It was the pigs that really upset the townspeople. The swineherds watched in disbelief as their livelihoods vanished, drowning right before their eyes, and they ran to tell the others. Remember, this is a Gentile city. Pigs are not unclean here. Pigs are commodities. They are bought and sold; they are eaten and used for all sorts of things. They are an economic force in this community. Without the pigs, the swineherds no longer have jobs. Without the pigs, families have no food. When the residents of the city arrived, they saw two things: a stranger who had caused the problem, and the man who had been a known quantity in their community as someone and something different. He was no longer possessed, he was no longer Legion. He sat at the feet of Jesus, dressed, in his right mind, and ready to speak with them. He has been saved and his identity returned to him. Not everyone likes it when Jesus comes to town and shakes things up. The good news of the restoration of one man is not good news for them all.
Jesus was feared after the healing – -feared because he had upset the norm, changed things from the way they were to something else, and then left the healed man there in the middle of it as a reminder to them all of the power of God to transform. The man wants to go with Jesus. He begs Jesus to let him follow him, to work with him, to proclaim the news of his restoration, and Jesus says no. Jesus tells him to stay right where he is. Jesus wants the healed man in this city to be a constant reminder of the transformative power of what can happen when you open yourself up to God. Jesus wants him to stay right where he is and proclaim the good news to this community of faith that is afraid of the power of God. The man is called to be a living, breathing, walking, talking, un-possessed testament to the redemptive saving power of Christ. Jesus calls each of his followers to follow in a unique way. We cannot generalize that Jesus demands each follower do exactly the same thing – -each calling from Jesus is unique. In this case, he was called to go back to the city and remain there to witness to the Power of God.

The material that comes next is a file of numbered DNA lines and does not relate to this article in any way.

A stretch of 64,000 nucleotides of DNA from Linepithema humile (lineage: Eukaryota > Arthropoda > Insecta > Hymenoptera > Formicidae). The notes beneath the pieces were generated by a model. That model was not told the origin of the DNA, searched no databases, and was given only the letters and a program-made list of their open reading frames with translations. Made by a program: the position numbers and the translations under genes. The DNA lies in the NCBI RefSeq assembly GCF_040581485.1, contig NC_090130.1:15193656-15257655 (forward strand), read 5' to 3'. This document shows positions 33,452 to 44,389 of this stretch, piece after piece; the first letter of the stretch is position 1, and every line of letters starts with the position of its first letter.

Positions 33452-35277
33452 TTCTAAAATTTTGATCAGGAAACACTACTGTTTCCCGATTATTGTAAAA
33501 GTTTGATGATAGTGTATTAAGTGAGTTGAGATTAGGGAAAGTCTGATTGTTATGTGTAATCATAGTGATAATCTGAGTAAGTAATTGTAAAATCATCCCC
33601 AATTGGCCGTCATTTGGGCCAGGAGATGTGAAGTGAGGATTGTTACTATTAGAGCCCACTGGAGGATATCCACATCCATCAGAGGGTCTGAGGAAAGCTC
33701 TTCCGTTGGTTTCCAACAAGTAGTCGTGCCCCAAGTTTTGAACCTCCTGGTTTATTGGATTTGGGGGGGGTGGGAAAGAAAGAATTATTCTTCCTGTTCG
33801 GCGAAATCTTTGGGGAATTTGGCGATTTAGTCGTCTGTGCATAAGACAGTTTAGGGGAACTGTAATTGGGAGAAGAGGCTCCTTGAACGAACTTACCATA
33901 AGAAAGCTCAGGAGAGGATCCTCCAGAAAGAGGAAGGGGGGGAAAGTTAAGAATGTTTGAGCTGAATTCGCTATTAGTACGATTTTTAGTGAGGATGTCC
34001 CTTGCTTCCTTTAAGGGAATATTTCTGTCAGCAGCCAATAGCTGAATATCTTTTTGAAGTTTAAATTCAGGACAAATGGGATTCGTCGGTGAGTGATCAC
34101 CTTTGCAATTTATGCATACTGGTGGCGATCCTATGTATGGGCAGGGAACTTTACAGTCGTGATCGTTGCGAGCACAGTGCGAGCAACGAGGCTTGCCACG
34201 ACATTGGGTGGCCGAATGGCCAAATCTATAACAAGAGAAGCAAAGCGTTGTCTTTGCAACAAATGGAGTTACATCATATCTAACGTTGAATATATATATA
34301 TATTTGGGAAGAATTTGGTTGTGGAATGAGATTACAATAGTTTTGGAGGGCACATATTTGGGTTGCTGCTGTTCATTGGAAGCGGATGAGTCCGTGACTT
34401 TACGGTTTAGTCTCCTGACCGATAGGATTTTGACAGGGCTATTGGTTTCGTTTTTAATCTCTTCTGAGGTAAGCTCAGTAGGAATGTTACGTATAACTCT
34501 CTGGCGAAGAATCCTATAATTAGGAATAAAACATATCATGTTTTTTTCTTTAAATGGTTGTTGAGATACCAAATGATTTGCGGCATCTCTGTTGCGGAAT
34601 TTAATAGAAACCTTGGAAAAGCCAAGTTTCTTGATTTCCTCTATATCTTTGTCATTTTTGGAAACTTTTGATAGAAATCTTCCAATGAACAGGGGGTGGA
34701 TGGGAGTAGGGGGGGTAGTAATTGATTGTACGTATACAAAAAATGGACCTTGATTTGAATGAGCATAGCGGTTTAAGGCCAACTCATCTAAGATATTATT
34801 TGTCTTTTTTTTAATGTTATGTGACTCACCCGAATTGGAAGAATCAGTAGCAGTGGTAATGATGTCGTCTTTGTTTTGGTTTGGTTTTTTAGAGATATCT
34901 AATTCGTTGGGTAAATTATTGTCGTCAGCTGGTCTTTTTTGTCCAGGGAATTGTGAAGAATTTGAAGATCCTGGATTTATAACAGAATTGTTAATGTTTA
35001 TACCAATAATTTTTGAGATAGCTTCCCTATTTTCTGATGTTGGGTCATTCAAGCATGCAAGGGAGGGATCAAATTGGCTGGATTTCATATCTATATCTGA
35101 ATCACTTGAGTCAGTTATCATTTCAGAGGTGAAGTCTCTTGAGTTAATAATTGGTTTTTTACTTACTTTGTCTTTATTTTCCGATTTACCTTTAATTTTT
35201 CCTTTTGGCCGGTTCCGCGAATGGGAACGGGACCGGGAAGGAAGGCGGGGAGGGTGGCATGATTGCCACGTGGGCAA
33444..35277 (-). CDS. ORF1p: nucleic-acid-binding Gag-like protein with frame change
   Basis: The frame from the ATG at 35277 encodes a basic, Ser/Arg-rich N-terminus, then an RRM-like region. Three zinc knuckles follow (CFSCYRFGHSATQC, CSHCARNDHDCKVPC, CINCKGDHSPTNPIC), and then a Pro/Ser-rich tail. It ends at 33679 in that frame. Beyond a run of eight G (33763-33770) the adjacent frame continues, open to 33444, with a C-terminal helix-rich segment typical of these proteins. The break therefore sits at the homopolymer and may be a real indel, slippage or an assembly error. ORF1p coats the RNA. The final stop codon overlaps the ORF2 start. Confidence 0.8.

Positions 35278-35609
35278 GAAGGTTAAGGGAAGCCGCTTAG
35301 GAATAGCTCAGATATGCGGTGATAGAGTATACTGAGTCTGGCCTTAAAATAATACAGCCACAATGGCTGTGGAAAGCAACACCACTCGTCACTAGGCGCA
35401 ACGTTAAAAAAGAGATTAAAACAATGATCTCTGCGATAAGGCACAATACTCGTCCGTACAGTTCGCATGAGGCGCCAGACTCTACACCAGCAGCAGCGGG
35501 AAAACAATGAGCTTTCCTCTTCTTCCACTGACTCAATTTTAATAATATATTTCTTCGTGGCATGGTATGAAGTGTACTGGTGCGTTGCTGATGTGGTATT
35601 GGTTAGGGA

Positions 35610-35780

Jesus exercised his authority over the demons, but not the people. They ask him to leave because he has disrupted the social order. He has changed things. They liked it better when the man who was possessed was possessed – -they knew how the world worked that way. They knew how to take care of him and what to do with him. He knew his place and they knew theirs. Life was good. They preferred the devil they knew to the one they didn’t. And often we do too. What are our demons? Not just in our own lives, but in our church life? What do we prefer because we know it, when we are faced with the possibility of something that we don’t know? What are the names of our demons? What are the demons that prevent us from fully recognizing how Christ is at work among us here?
Ponder that for a minute. Notice, I am not asking “who” but “what.” What are our church demons? Some of you may be sitting there thinking “surely we don’t have any!” Some of you may be thinking “wow, she got brave today.” Some of you may be sitting there with a list going through your mind. It is a valid question. For, to see the transformative work of God, sometimes you have to see what God may be starting with, what God may be working with. In 20 years, when visitors came back to the town, did they look at the man who was once possessed and know his story, or did he have to say to them, “let me tell you about the day I was saved by Jesus.” In thinking about this, I remembered the children’s books by Roger Hargaves – -the Little Mr. and Miss series. Little Miss Chatterbox or Little Mr. Grumpy or Little Mr. Happy – -each emotion or character trait was given a shape – -some triangles and circles and each character had a story told about them. Do you remember these books from when you were a child, or remember reading them to a child? Well, what would we name our demons? And I mean OUR – -I’m as included in this as everyone else.
I named our first demon “Mine.” This demon exists in every church. “Mine” like to rear its ugly head when we forget whose we are and who we serve. “Mine” is the demon that tells us that we claim and control and own specific ministries and programs and parts of the church. You see, this pulpit, it’s not mine – -it belongs to Jesus. The kitchen, it’s not yours individually, nor are the playground, the busses, the Bibles, the communion ware, the instruments, the specific spaces used for specific things, the programs, the classes, or anything else on, in or as a part of this building yours. In fact, even the building does not belong to “Mine.” It is all a part of what we have been given by God for the common work of God. And we can all usually remember this about the physical pieces and parts, well most days anyway. “Mine” likes to come out to play when we claim ownership of a ministry or program and do not seek to find ways to hear new voices or include others who wonder if God may have different plans for us. We may say we want it, but then our actions fail to follow through. “Mine” lies to us when it says that we possess the church and a program or a ministry. “Mine” tells us that if we cannot have it our way then we should not do it at all, or criticize others who want to do it differently. “Mine” does not tell the truth that we all serve God here, that what we do is for the honor and glory of God, and that it is not “Mine” but God’s. Each and every part, tangible and intangible.